The Costly New Importance of Brand Loyalty
Making the switch to a new brand could be steep, particularly when you consider device compatibility.
From an early age, my parents taught me that brand loyalty was a good way to ensure you always purchased quality products. Find a good brand that delivers quality products that perform, and you can trust them to do so in the future.
But lately, I’m beginning to wonder if brand loyalty is more of a hindrance than a help. That idea really took hold when I heard about Apple’s recent admission that they’ve started throttling older iPhones. Their excuse is that they don’t want my phone to just die on me, but that seems like a brand being “too helpful” (or just one making an excuse to drive consumers to upgrade).
Is Apple punishing loyal customers?
According to the reports, throttling is only occurring on 4 and 5 series iPhones. Again, Apples’ explanation is that these older phones may quit unexpectedly, leaving users in a lurch. But it feels more like a brand trying to push me to purchase again.
So, Apple’s not punishing loyalty, so much as they’re punishing people on a budget who can’t afford the latest and greatest models. I’m not sticking with the 6 series because I don’t want a new phone; I’m sticking with my phone because my husband went back to school and we can’t exactly shell out money right now.
But it does concern me that my phone could be throttled soon. Admittedly, I’ve seen the performance on my phone drop over the past year. Is it throttling or just an old product performing less than stellar? Hard to say. But the admission has changed my perception of the brand, nonetheless.
Apple isn’t the only brand pushing you into new products
When I worked for a major small appliance company, an engineer gave me a fascinating explanation of how today’s products don’t last as long as products used to. The idea behind it made sense: If you make a product that lasts twenty years, you continually have to work to get new customers. By contrast, if you make a product that only last five years, you get returning customers much faster. At the time, he even said that five years was the sweet-spot threshold – just long enough to seem dependable, but short enough to be a better revenue generator.
So, it’s not all that surprising to hear about Apple’s tactic. Instead of using inferior parts to make the products perform well over a shorter time, they use the technology at their disposal to throttle their older phones. Brilliant, but not exactly the message you want to send to customers that have been loyal to your brand for years, or even decades.
And this change in position from desiring faster repeat purchasing over brand loyalty could be hurting brands long-term. A 2016 study found that only 29% of Millennials say they usually buy the same brand, compared to 35% of Gen Xers like myself. And over one in four Millennials (265) said they “buy whatever brand they feel like at the time.”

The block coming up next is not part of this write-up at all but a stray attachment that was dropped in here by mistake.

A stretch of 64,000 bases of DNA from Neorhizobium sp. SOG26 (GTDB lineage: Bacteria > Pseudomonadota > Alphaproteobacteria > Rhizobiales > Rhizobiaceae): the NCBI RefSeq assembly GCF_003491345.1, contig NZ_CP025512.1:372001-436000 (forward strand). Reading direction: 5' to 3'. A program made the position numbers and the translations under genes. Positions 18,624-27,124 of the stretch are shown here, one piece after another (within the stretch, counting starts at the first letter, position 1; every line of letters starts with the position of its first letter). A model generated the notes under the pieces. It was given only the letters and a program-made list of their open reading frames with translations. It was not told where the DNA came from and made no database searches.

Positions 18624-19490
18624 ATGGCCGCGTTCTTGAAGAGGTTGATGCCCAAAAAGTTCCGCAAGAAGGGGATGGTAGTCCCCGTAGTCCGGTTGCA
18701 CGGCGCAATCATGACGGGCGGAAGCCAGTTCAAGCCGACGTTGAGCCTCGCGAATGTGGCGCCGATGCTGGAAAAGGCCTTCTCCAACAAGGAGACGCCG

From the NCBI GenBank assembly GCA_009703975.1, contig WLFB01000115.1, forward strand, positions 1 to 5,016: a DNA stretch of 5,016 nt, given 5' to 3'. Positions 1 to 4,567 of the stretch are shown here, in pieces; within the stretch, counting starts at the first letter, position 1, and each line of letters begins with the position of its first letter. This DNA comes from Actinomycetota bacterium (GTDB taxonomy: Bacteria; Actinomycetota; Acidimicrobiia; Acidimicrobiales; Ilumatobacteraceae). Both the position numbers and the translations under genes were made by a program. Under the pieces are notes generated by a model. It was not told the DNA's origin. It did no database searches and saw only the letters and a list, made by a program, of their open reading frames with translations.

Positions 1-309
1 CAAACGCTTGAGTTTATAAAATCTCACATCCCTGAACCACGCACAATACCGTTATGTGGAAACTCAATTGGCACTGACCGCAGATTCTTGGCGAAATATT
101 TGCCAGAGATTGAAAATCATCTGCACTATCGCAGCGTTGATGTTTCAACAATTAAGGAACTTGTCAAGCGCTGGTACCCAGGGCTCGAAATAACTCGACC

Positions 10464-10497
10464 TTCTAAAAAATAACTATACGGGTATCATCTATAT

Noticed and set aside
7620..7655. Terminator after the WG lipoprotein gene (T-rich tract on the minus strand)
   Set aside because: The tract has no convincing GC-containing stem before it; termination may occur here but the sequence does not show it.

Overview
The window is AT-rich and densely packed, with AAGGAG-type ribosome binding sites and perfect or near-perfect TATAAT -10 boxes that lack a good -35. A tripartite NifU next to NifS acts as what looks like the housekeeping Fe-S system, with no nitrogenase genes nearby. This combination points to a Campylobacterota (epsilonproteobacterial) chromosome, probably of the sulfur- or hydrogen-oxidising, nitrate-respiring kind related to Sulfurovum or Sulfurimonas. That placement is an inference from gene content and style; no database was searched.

This brand fickleness is making it harder for Apple and other brands to predict consumer behavior. But that’s a problem they created. The problem for consumers is that brand fickleness now comes with an increasingly high cost… product compatibility.
How product compatibility forces the importance of brand loyalty
Let’s say this news from Apple was the last straw that convinced me that my i-loyalty should come to an end. Now I have a new problem – how do I affordably switch to a different brand? My phone isn’t the only Apple product we own. My laptop is apple, my tablet is apple, and we have a Mac mini hooked up to our TV. Having all my products be compatible is useful for syncing and sharing. Everything in my life right now is integrated to the Apple world.
Changing my smartphone suddenly creates a compatibility problem. My new phone wouldn’t be an Apple product. Ergo, the new phone would integrate more easily with other Microsoft or Google products. But that means buying a whole new series of electronics, instead of just replacing my phone. And all the apps that I’ve come to love may or may not be included on the Android network. The only good news is that I left iTunes a long time ago in favor of Spotify. But otherwise, it would be like uprooting my whole digital life.
I’ve talked to other users who are in the same situation. “I’m no longer as happy with Apple as I was five years ago, but now I’m stuck.”
This compatibility issue is only going to get worse
I’d like to end this article on a high note, but the truth is, compatibility problems are only going to get worse. As everything becomes digital – from home assistants like Alexa and Google Home to all the appliances in your kitchen – integration is key. You want all your products to work together. But that forces you into buying a single brand.
There’s also a new issue of brands forming strategic partnerships. Spotify, for instance, is the music steaming service for PlayStation. Good for me, since I use both brands. But if I was a paid Pandora user, I’d be stuck on music choices for my PS4. This is happening with car compatibility features, too. Your car may only integrate with certain smartphones.
As products become more integrated and brands form alliances, the rest may be that consumers like us are increasingly stuck. So, consider carefully which brand you want to hitch your wagon to. Even if you don’t believe in brand loyalty, you may not have a choice.